‘Dark logic: theorising the harmful consequences of public health interventions’ (Bonell et al., 2014) argued that intervention design should seek to anticipate the unintended adverse effects of interventions, understand the mechanisms through which they might occur and aim to avert them. It suggested that one method for doing this is to consult relevant stakeholders.
This paper describes how dark logic was incorporated into a service design process involving Family Nurse Partnership, an evidence-based programme for young mothers.
A major RCT in the UK published in 2015 found no impact of FNP on primary outcomes but some encouraging findings for a subset of secondary outcomes. The FNP National Unit and Dartington Social Research Unit have sought to respond constructively to these findings by adapting the programme and testing the emerging adaptations. In addition to developing logic models for clinical adaptations, co-production teams in each site have been encouraged to articulate the dark logic of their respective adaptation, rate the likelihood of each unintended harmful consequence and identify suitable mitigating actions. The paper outlines the method used to develop dark logic models and identifies the overarching categories that together capture the theorised unintended harmful consequences from all eight sites. It also describes the most common mitigating actions and reflects on the relative success of the method and how it could be improved.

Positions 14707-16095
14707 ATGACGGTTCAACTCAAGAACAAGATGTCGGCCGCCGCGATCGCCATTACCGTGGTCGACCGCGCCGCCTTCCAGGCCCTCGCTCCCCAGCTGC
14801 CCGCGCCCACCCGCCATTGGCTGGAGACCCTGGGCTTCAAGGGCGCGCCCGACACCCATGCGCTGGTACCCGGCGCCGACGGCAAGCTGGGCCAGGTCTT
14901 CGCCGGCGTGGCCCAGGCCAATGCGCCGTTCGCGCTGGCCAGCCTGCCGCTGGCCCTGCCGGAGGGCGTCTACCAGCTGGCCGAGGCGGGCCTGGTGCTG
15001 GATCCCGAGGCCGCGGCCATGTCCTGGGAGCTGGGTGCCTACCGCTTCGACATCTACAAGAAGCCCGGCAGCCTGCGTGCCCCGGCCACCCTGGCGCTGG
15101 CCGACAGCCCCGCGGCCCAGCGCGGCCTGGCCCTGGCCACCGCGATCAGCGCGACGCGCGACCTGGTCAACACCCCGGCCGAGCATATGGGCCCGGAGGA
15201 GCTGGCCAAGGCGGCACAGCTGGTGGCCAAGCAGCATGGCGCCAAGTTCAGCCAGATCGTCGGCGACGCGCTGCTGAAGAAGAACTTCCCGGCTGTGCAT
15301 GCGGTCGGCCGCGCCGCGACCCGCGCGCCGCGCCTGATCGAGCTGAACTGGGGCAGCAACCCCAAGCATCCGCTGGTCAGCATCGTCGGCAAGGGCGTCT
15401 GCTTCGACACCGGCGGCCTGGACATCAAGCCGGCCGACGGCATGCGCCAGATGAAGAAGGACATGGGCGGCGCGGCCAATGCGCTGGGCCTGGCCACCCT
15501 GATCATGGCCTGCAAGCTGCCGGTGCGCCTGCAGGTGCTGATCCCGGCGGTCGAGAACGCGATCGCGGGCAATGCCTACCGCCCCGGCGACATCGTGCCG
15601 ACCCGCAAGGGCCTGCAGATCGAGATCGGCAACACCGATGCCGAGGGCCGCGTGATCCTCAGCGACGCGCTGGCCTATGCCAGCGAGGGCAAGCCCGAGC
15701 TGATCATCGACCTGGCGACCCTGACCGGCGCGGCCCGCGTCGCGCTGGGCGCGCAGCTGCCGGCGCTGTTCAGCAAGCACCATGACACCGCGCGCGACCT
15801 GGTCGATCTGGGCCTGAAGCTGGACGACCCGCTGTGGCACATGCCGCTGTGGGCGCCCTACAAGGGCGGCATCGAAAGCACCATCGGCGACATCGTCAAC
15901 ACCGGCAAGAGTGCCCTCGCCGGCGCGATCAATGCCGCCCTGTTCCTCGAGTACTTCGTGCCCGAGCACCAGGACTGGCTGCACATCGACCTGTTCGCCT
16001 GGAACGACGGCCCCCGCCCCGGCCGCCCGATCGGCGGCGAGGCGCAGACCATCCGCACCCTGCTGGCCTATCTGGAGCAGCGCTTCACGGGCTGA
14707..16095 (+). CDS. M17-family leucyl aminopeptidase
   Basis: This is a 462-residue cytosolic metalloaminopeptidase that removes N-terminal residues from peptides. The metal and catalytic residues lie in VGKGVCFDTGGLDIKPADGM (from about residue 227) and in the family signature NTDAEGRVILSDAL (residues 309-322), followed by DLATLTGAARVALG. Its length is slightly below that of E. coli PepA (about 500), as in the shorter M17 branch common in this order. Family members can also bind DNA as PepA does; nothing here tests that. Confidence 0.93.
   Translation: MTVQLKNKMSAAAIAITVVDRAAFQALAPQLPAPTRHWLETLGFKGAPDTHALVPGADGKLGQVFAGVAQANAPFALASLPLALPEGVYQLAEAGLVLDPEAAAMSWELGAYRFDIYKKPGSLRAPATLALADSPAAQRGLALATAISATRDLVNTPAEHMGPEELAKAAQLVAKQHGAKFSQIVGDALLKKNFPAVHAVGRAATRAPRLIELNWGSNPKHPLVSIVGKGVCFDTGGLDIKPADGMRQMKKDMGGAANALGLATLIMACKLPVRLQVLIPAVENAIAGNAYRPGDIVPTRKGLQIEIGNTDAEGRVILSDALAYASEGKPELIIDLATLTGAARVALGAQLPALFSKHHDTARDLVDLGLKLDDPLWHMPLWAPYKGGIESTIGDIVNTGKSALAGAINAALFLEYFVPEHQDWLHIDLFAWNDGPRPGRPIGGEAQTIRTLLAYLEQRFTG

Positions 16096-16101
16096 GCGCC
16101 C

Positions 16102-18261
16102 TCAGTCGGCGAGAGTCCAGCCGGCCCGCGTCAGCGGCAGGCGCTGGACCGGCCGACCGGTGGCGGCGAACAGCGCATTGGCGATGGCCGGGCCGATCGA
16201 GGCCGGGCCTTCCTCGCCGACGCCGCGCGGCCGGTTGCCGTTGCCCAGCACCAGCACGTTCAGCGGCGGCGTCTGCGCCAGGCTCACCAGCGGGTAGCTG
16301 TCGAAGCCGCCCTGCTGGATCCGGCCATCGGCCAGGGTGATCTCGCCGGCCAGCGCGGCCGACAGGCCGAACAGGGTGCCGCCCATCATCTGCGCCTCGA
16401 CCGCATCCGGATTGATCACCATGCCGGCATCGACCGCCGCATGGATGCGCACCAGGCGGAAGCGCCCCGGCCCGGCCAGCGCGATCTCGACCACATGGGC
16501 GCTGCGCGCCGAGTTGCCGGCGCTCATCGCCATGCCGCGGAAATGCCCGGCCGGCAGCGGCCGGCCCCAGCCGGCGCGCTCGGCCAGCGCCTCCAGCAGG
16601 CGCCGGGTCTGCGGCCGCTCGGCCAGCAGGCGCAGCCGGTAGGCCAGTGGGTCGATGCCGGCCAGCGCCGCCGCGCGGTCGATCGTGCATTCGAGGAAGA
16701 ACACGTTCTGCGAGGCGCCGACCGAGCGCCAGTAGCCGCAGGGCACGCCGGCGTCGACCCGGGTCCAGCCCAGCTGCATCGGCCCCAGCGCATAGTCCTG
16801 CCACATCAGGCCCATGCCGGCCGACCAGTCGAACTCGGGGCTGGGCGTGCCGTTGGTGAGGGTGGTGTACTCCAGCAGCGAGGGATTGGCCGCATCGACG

This informal seminar is presented by Nick Axford, PenCLAHRC Associate Professor (Reader) in Health Services and is open to Plymouth University staff, postgraduate students and researchers. Contact email@example.com for any queries.